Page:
A single page of a medieval manuscript is full of information. Have a look at this page from Houghton Library MS Eng 701, and read about its features below.
The heading tells the reader at a glance what part of the text this is (in this case, the Prologue). It allows a reader flipping through a book to locate the part of the text that interests him or her.
A rubric is any text written in red. Here, the rubric is also the incipit of the text, which introduces the text that begins on this page and, in this case, gives the work's title ("A Pore Caytif"). Rubrics of this kind often vary from manuscript to manuscript.
The border is a decoration that delimits the boundaries of the central text area of the page. It adds visual appeal to the page.
The marginalia is a marginal note, here made by the scribe who wrote the main text, that directs the reader to a significant point in the text and sometimes, as here, provides an intertextual reference in the form of a biblical citation (Hebrews 2).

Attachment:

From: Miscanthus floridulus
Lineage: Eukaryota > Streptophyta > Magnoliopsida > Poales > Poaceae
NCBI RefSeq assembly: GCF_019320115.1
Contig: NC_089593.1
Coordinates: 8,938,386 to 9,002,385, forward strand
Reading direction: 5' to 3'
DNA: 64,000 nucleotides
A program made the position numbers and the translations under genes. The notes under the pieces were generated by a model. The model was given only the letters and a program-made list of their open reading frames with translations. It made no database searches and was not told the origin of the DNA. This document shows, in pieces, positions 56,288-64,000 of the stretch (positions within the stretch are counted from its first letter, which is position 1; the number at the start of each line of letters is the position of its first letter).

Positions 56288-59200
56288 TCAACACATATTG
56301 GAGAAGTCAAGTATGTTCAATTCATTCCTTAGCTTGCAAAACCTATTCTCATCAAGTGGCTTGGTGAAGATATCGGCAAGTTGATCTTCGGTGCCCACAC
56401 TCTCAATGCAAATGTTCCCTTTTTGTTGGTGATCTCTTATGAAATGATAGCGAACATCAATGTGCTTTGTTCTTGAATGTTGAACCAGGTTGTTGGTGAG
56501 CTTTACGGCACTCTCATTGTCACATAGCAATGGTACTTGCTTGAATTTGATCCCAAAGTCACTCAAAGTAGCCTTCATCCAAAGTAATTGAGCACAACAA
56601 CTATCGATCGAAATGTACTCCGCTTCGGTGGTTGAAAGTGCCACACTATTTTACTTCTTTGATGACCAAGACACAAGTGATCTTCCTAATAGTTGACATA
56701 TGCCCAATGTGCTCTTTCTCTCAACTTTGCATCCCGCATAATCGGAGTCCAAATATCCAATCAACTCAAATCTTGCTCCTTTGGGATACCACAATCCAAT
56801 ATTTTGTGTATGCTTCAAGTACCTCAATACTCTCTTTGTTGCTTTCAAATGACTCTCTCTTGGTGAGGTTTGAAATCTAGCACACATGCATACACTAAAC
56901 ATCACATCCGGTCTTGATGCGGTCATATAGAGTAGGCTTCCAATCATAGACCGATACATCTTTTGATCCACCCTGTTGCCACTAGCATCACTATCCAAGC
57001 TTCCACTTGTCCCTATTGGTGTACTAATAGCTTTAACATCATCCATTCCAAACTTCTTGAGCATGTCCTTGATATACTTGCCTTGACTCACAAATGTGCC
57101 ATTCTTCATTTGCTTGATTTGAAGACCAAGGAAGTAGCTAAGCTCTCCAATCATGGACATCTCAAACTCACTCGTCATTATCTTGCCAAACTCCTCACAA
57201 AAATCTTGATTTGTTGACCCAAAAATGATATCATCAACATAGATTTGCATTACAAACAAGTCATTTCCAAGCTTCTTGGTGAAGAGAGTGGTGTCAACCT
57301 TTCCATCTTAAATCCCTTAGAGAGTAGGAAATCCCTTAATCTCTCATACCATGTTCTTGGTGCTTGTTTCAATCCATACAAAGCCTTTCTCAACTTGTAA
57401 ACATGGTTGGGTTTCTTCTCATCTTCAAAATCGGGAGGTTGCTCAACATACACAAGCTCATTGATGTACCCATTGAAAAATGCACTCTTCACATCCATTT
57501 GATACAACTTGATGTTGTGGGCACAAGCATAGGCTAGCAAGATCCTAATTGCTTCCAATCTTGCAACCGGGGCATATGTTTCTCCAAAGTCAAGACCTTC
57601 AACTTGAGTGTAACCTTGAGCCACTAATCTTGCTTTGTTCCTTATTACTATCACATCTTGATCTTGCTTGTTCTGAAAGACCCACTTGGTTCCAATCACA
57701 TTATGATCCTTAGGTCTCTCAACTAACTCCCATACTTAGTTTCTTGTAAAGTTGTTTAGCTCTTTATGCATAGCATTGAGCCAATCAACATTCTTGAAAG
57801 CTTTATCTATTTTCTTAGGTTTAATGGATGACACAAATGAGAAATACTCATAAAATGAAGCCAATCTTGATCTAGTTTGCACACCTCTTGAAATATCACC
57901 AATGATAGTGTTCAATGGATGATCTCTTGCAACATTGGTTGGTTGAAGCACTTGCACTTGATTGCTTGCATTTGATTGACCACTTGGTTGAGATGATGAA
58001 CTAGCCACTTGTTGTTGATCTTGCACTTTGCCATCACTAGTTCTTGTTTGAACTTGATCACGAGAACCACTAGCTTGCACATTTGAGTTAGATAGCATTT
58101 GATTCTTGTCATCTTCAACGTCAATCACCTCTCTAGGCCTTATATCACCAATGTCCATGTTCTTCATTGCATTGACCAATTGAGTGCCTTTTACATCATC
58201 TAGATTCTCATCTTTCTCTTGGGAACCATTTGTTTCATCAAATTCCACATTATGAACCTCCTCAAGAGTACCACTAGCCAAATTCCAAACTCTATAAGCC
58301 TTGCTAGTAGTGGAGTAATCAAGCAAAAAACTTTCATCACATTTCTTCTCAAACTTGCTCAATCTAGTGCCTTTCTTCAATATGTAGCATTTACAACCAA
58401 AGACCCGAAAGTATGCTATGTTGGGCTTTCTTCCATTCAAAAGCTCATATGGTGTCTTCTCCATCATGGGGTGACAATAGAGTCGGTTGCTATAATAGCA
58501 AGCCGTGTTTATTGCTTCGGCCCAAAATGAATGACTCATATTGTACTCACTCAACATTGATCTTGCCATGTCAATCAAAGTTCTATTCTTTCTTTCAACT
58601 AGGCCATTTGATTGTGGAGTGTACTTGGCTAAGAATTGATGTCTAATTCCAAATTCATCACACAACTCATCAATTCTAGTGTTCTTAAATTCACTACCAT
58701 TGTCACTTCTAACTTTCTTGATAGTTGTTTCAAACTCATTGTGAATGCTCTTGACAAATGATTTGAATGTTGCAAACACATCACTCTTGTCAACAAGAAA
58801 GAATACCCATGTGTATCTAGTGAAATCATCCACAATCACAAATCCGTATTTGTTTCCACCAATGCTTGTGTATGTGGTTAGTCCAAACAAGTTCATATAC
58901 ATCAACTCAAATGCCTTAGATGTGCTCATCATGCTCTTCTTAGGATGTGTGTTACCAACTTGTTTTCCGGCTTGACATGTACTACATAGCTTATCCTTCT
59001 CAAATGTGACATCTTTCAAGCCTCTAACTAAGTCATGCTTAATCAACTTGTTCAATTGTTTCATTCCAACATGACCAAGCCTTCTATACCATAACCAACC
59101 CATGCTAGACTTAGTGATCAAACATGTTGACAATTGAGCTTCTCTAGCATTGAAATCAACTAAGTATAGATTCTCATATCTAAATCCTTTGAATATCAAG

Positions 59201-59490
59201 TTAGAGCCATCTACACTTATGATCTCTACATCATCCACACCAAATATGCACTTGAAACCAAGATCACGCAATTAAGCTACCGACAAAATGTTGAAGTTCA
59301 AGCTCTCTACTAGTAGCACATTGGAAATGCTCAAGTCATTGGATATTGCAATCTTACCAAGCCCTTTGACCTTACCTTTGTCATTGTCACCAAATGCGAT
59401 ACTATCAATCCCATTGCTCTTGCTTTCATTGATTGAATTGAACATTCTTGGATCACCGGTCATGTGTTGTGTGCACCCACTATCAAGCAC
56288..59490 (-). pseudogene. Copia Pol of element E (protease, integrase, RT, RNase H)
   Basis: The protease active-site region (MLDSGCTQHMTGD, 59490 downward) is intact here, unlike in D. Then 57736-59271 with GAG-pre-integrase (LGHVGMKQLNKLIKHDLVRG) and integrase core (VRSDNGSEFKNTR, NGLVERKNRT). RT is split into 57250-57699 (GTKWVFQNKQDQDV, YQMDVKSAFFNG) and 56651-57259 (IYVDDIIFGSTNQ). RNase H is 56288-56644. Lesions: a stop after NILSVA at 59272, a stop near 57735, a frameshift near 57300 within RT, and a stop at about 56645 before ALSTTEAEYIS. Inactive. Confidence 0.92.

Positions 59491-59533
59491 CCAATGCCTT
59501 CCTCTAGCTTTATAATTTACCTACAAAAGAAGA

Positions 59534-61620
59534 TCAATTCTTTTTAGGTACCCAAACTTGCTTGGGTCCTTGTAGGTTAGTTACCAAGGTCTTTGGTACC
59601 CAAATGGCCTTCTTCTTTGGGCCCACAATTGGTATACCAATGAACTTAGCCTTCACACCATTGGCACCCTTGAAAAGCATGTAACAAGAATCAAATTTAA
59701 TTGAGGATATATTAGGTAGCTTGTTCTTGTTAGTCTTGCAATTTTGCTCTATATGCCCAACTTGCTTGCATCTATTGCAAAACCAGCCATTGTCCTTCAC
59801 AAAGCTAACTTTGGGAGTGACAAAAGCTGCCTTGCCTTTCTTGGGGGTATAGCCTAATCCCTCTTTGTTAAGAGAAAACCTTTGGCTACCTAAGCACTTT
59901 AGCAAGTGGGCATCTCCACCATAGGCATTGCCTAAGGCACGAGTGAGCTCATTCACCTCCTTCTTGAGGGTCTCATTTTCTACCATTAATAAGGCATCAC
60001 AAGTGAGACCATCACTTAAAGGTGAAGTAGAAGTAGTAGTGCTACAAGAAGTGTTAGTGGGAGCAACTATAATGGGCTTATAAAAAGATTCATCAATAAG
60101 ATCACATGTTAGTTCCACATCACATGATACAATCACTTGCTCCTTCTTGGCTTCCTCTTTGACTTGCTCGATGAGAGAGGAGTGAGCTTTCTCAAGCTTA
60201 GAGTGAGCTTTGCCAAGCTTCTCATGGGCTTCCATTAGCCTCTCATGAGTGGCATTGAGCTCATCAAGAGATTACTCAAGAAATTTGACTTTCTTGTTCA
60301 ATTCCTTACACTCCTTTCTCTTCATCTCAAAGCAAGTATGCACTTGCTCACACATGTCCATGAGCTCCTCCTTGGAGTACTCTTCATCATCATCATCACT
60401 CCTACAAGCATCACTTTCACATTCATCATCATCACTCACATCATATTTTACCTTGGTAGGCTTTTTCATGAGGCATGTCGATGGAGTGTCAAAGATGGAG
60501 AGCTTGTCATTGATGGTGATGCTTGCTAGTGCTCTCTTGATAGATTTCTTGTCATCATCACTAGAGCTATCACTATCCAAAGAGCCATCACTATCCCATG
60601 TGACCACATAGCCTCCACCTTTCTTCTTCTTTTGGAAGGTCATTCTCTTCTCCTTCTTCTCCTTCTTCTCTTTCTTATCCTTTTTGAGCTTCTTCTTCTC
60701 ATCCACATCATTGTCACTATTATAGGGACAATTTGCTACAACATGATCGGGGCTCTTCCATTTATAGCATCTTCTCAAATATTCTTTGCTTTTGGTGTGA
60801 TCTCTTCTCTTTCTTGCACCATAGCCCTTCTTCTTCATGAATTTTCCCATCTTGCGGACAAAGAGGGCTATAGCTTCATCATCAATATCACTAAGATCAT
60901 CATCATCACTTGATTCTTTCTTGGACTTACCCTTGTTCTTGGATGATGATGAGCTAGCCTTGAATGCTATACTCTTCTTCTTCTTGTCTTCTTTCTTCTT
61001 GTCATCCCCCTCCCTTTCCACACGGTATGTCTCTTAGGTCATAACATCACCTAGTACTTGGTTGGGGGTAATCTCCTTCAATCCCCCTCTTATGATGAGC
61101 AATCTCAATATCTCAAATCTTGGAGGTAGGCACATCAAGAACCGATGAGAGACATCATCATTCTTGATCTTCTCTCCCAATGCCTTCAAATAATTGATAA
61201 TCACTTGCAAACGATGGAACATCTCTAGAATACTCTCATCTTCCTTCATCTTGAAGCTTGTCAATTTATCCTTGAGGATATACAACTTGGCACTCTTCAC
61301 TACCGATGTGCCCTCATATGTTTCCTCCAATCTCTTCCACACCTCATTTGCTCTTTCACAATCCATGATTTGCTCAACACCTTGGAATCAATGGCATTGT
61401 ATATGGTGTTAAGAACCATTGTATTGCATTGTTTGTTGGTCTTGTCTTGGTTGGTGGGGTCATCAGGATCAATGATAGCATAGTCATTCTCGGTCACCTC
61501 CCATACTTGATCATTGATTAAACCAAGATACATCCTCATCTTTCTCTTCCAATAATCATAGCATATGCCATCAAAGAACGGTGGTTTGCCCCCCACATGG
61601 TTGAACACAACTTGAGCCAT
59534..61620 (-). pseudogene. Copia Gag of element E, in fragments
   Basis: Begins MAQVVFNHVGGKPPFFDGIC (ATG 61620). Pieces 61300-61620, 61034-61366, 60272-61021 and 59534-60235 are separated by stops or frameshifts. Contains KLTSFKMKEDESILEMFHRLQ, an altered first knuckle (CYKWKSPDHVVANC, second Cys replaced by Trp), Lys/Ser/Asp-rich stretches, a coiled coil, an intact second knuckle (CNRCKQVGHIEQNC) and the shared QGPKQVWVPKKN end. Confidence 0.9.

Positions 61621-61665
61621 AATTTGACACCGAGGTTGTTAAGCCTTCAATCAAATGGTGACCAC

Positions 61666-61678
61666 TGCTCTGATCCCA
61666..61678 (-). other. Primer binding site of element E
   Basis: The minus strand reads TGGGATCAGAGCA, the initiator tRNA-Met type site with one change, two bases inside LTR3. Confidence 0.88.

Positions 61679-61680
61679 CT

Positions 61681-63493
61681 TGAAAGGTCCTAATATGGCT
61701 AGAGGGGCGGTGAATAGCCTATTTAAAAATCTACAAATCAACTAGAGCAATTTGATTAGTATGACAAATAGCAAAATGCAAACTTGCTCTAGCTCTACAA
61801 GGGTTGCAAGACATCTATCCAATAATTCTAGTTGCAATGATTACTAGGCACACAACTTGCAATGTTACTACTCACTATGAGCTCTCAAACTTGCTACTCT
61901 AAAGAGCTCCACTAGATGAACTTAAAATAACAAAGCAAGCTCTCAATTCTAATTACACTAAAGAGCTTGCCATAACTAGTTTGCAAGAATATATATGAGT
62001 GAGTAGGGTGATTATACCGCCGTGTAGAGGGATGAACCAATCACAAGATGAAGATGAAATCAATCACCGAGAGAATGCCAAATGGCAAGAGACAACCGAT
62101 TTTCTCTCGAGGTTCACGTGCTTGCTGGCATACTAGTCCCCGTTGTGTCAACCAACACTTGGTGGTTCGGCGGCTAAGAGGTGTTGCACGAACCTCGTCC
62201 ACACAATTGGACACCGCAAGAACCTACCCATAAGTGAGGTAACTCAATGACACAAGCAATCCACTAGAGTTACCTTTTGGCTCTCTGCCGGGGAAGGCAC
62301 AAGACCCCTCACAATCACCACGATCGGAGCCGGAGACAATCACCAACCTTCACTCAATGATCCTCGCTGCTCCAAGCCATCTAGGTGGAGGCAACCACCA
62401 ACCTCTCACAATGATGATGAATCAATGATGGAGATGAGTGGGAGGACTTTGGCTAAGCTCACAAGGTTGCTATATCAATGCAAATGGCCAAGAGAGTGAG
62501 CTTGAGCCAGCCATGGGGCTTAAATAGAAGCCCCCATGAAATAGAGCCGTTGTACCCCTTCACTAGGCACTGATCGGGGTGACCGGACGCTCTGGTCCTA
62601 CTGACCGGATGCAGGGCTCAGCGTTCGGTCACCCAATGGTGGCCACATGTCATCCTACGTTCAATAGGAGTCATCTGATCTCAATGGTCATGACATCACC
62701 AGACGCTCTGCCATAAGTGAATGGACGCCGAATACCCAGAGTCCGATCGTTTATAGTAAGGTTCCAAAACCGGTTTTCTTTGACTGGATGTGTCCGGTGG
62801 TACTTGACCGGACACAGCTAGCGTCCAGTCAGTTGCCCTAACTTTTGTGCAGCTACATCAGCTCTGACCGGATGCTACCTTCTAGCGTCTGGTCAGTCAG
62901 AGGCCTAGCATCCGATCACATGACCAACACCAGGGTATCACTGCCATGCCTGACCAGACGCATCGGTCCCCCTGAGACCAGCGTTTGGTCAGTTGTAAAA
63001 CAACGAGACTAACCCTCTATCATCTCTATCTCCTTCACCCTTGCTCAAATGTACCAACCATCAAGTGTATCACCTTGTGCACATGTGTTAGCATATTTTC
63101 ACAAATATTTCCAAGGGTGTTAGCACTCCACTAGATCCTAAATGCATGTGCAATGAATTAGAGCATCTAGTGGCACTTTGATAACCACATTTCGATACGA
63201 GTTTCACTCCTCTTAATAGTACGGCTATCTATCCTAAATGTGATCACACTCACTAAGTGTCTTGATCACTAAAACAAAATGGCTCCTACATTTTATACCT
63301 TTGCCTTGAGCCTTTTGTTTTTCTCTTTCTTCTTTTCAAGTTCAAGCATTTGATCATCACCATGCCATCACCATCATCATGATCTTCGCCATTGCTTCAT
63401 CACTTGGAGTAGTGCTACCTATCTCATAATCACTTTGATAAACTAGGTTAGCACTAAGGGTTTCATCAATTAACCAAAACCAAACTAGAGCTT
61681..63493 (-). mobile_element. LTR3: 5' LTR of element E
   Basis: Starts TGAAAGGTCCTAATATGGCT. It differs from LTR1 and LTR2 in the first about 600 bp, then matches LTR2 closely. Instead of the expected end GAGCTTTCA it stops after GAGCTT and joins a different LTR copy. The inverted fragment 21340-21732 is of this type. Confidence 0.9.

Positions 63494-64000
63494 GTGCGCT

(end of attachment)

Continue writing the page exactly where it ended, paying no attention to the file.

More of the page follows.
The illuminated initial also adds visual appeal to the page, and delimits a major section of the text.
The prickings are difficult to see in this image, but can be located at the far right side of the page. Prickings were added to manuscript pages after they had been cut but before they had been ruled, as a guide to uniform ruling. In this case, the book was trimmed, probably for post-medieval binding, and some of the prickings have been lost.
The rulings allowed the scribe to write evenly on the page.